Besides, he points out, this is only the first step. His colleagues are carrying out a second set of trials, supervised by another researcher. Eventually, they will go for double-blinded trials too. “This pandemic is severe and our medicine is without any side effects," he says. “If this is a breakthrough, we would save billions of rupees on vaccine research and production."
‘ALTERNATIVE’ TO ALLOPATHY?
Apart from Cuba, India is the only country to officially explore homoeopathy as part of its covid-19 prevention, treatment and research protocol. In an interview with Mint, Anil Khurana, director general of the Central Council for Research in Homoeopathy (CCRH), an autonomous research body under the ministry of Ayush, says his organization has been conducting trials in the use of homoeopathy as an adjuvant treatment in four hospitals since last month: KEM Hospital and Ruby Hall Clinic in Pune, Government Homoeopathic Medical College and Hospital in Bhopal, and Naiminath Homeopathic Hospital in Agra. So far, it has only been on mild and asymptomatic patients. But soon, he adds, they will start testing homoeopathy add-on medicines on patients with severe symptoms as well.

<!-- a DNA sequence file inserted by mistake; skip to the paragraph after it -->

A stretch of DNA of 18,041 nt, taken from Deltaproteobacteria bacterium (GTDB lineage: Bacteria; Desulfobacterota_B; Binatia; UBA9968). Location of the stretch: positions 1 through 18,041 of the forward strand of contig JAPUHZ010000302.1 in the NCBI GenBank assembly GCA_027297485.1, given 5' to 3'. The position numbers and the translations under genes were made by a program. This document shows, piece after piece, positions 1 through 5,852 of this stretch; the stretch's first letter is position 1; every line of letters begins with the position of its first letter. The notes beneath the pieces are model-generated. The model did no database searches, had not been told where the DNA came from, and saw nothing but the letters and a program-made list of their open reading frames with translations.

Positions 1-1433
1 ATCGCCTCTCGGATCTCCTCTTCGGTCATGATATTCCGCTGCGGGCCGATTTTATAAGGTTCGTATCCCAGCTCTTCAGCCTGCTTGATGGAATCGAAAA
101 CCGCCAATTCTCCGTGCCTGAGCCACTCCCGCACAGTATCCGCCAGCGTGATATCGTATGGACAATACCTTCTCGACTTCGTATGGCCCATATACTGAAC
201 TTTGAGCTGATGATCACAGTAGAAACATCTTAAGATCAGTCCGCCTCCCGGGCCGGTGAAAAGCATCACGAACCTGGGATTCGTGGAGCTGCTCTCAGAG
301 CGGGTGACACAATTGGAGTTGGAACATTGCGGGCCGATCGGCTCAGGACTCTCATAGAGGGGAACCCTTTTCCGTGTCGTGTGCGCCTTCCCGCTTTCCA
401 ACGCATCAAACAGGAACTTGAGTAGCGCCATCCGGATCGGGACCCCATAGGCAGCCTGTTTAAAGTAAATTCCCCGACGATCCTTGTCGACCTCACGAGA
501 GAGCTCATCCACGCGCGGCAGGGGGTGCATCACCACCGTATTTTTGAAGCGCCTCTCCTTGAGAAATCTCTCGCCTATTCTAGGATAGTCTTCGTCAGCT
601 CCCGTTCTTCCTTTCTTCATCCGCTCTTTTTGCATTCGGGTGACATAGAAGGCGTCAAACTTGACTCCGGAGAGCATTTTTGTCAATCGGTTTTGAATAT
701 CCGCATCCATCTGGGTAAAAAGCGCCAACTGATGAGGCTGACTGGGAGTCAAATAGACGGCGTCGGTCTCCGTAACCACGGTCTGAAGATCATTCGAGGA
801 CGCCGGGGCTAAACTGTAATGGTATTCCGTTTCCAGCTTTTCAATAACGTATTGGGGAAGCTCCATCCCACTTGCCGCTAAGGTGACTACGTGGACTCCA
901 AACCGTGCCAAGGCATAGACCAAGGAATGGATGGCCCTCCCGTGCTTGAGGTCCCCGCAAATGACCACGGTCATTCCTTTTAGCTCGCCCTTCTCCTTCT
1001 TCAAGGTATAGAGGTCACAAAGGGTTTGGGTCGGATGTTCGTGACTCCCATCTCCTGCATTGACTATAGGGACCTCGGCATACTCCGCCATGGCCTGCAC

The CCRH has also been supervising trials exploring the efficacy of homoeopathy as a prophylactic (or preventive) among nearly 30,000 people in 10 covid-19 hot spots. The subjects are given the Ayush-sanctioned medicine Arsenic Album 30. Its effects will be analysed vis-a-vis the spread of covid-19 in those areas.